PVT Cut-off Evidenced by 
1. Test of memory malingering 
 Trial 2 <45 Tombaugh (1996) 
 Retention <45  
 Albany consistency index ≥10 IR Gunner, Miele, Lynch, and McCaffrey (2012), Schroeder and colleagues (2013) 
2. Word Memory Test 
 Immediate memory ≤82.5% Green (2005) 
 Delayed memory ≤82.5%  
 Consistency ≤82.5%  
3. Reliable digit span (WAIS-III or WAIS-IV) ≤6 Schroeder, Baade, and colleagues (2012), Schroeder, Peck, Buddin, Heinrichs, and Baade (2012), Schroeder, Twumasi-Ankrah, Baade, and Marshall (2012) 
4. Sentence repetition ≤10 Schroeder and Marshall (2010) 
5. Rey 15-item plus recognition combination score <20 Boone, Salazar, Lu, Warner-Chacon, and Razani (2002) 
6. Word choice ≤43 Wechsler (2009b) 
7. Dot counting test ≥19 Boone and colleagues (2002) 
8. Finger tapping (1st three trials dominant hand) ≤35 (males)
≤28 (females) 
Arnold and colleagues (2005) 
9. Validity indicator profile Fail Frederick (2003) 
10. Coin-in-the-hand test ≥2 errors Schroeder, Baade, and colleagues (2012), Schroeder, Peck, and colleagues (2012), Schroeder, Twumasi-Ankrah, and colleagues (2012
11. WMS-III weighted consistency ≤39.5 Bortnik and colleagues (2010) 

Notes: PVT = Performance Validity Test, IR = inconsistent responses, WAIS-III = Wechsler Adult Intelligence Scale-3rd Edition, WAIS-IV = Wechsler Adult Intelligence Scale-4th Edition, WMS-III = Wechsler Memory Scale-3rd Edition.

Table 5.

Percentage of patients administered each PVT by group

PVT Total sample (%) PVT fail group (%) PVT pass group (%) 
Reliable digit span (WAIS-III or WAIS-IV) 100 100 100 
Test of memory malingering 73.3 92.6 67.7 
Word choice 71.7 63.0 74.2 
Finger tapping (1st three trials dominant hand) 68.3 66.7 68.8 
Dot counting test 60.8 63.0 60.2 
Word Memory Test 51.7 70.4 46.2 
Sentence repetition 45.0 40.7 46.2 
Rey 15-item plus recognition combination score 20.8 29.6 18.3 
WMS-III weighted consistency 6.7 18.5 3.2 
Coin-in-the-hand test 5.0 11.1 3.2 
Validity indicator profile 4.2 3.7 4.3 
PVT Total sample (%) PVT fail group (%) PVT pass group (%) 
Reliable digit span (WAIS-III or WAIS-IV) 100 100 100 
Test of memory malingering 73.3 92.6 67.7 
Word choice 71.7 63.0 74.2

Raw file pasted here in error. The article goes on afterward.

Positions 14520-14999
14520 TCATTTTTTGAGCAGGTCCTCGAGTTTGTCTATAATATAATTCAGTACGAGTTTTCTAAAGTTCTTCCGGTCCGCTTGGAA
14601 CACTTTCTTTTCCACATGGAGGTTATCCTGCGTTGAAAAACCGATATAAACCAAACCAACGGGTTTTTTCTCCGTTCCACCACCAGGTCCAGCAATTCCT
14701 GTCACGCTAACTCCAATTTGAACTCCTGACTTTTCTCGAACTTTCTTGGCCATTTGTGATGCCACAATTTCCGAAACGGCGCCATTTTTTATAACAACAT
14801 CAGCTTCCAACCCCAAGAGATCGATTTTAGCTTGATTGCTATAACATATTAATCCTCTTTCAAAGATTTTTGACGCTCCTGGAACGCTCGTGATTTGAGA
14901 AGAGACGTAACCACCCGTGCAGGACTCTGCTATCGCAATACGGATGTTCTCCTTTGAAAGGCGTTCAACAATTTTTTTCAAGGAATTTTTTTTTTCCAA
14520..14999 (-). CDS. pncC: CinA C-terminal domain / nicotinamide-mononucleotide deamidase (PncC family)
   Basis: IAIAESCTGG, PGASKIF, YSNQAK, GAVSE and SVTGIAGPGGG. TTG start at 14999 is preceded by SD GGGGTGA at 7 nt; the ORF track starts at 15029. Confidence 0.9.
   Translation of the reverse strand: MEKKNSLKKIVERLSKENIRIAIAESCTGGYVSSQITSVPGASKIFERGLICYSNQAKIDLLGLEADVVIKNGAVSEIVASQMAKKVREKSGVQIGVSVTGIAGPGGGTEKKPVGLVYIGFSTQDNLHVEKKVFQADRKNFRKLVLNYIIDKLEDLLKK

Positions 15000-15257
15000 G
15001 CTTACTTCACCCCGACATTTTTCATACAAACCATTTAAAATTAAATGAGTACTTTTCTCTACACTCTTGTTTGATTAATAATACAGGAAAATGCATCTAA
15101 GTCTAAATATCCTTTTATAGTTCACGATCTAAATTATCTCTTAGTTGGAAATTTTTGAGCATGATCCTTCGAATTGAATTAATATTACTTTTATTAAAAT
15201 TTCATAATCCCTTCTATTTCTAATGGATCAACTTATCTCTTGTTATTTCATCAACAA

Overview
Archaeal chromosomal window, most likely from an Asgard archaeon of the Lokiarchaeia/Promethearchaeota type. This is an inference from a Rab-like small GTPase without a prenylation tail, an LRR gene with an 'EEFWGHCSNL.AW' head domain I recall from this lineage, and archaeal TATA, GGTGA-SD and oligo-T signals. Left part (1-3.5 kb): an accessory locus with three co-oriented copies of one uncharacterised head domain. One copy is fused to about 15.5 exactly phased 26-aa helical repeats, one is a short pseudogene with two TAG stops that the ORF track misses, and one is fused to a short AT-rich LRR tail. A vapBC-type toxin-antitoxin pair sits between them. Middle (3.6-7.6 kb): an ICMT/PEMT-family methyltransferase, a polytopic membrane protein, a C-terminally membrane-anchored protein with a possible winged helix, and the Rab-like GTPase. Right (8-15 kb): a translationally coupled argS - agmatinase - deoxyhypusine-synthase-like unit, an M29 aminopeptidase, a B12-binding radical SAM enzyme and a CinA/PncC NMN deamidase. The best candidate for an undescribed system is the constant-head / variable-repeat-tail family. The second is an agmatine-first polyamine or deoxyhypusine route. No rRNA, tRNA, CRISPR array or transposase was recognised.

Finger tapping (1st three trials dominant hand) 68.3 66.7 68.8 
Dot counting test 60.8 63.0 60.2 
Word Memory Test 51.7 70.4 46.2 
Sentence repetition 45.0 40.7 46.2 
Rey 15-item plus recognition combination score 20.8 29.6 18.3 
WMS-III weighted consistency 6.7 18.5 3.2 
Coin-in-the-hand test 5.0 11.1 3.2 
Validity indicator profile 4.2 3.7 4.3 

Notes: PVT = Performance Validity Test, WAIS-III = Wechsler Adult Intelligence Scale-3rd Edition, WAIS-IV = Wechsler Adult Intelligence Scale-4th Edition, WMS-III = Wechsler Memory Scale-3rd Edition.

Table 6.

Average number of PVTs administered and failed

 PVT fail group PVT pass group 
Number of PVTs administered 5.59 ± 1.25 4.90 ± 1.26 
Number of PVTs failed 3.07 ± 1.30 0.00 ± 0.00 
 PVT fail group PVT pass group 
Number of PVTs administered 5.59 ± 1.25 4.90 ± 1.26 
Number of PVTs failed 3.07 ± 1.30 0.00 ± 0.00 

Note: PVT = Performance Validity Test.

Individuals who passed all PVTs and who were administered at least three PVTs were placed in the PVT Pass group (n = 93) and individuals failing two or more PVTs were placed in the PVT fail group (n = 27). As it is common for both credible and non-credible individuals to fail one PVT (e.g., Victor, Boone, Serpa, Buehler, & Ziegler, 2009) patients failing one, and only one PVT, were excluded from the study (n = 31).

Procedure

All patients were administered a comprehensive neuropsychological battery minimally consisting of either the third or fourth edition of the Wechsler Adult Intelligence Scale (WAIS-III or WAIS-IV) and either the 3rd or 4th Edition of the Wechsler Memory Scale (WMS-III or WMS-IV). Most patients were administered the WAIS-IV (n = 113) and WMS-IV (n = 112), whereas very few patients were administered the WAIS-III (n = 7) and WMS-III (n = 8). All patients were also administered selected measures from the Delis–Kaplan Executive Functioning System (D-KEFS), a number of PVTs, and the MMPI-2 or MMPI-2-RF. For the minority of individuals administered the MMPI-2, the MMPI-2 was converted to the MMPI-2-RF.

For this study, multiple cognitive domains were coded and these included: Verbal Ability, Perceptual Reasoning, Working Memory, Processing Speed, Learning, Memory Recall, and Executive Functioning. Verbal Ability was assessed with the Verbal Comprehension Index (VCI) of either the WAIS-IV or WAIS-III. The VCI is a composite index consisting of the subtests Similarities, Vocabulary, and Information and assesses verbal comprehension and reasoning, word knowledge, verbal concept formation, and fund of knowledge (Wechsler, 2008,, 1997a, 1997b).